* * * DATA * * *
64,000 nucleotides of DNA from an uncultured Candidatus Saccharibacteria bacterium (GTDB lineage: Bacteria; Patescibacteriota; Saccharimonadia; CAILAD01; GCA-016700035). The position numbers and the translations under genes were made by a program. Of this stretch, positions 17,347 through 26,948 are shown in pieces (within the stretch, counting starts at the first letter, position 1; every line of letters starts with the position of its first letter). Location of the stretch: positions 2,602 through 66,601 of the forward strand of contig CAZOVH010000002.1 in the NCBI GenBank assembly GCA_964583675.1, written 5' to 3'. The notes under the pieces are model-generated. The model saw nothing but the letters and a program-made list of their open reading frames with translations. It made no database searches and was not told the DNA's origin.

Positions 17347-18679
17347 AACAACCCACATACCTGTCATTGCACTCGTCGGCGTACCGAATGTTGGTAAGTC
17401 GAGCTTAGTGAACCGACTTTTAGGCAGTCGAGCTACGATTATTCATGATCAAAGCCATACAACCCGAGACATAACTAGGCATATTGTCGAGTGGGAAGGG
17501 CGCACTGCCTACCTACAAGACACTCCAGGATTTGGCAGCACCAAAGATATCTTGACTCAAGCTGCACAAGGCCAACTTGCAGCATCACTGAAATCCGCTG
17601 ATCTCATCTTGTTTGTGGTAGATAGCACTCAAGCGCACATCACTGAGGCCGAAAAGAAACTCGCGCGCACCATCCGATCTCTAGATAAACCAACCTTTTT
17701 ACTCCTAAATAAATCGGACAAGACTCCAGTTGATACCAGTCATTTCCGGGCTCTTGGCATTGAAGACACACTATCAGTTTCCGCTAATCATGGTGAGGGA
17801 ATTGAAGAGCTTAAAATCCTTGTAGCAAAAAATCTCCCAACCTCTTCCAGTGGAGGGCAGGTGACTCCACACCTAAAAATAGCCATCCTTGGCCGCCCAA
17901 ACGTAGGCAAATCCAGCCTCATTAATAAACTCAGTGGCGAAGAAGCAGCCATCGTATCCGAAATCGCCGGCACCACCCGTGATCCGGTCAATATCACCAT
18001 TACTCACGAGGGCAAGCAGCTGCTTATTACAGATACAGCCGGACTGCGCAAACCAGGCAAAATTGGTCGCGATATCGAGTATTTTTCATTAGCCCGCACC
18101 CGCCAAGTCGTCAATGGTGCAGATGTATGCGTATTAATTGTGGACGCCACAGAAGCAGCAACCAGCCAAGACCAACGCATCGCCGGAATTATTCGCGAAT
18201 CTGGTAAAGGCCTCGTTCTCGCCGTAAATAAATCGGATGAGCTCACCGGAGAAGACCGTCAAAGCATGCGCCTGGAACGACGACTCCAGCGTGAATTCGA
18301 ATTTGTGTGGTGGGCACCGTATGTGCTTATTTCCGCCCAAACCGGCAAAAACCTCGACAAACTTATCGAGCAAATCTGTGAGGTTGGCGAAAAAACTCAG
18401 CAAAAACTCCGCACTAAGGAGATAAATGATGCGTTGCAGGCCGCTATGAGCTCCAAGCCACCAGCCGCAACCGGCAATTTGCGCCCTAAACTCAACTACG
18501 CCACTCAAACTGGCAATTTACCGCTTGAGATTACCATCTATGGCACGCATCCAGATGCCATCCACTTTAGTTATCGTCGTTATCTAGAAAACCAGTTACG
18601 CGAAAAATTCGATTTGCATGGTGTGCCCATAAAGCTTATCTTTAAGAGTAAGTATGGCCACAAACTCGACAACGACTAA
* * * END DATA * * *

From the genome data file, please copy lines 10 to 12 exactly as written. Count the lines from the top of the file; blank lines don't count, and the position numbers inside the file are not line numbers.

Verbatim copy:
18001 TACTCACGAGGGCAAGCAGCTGCTTATTACAGATACAGCCGGACTGCGCAAACCAGGCAAAATTGGTCGCGATATCGAGTATTTTTCATTAGCCCGCACC
18101 CGCCAAGTCGTCAATGGTGCAGATGTATGCGTATTAATTGTGGACGCCACAGAAGCAGCAACCAGCCAAGACCAACGCATCGCCGGAATTATTCGCGAAT
18201 CTGGTAAAGGCCTCGTTCTCGCCGTAAATAAATCGGATGAGCTCACCGGAGAAGACCGTCAAAGCATGCGCCTGGAACGACGACTCCAGCGTGAATTCGA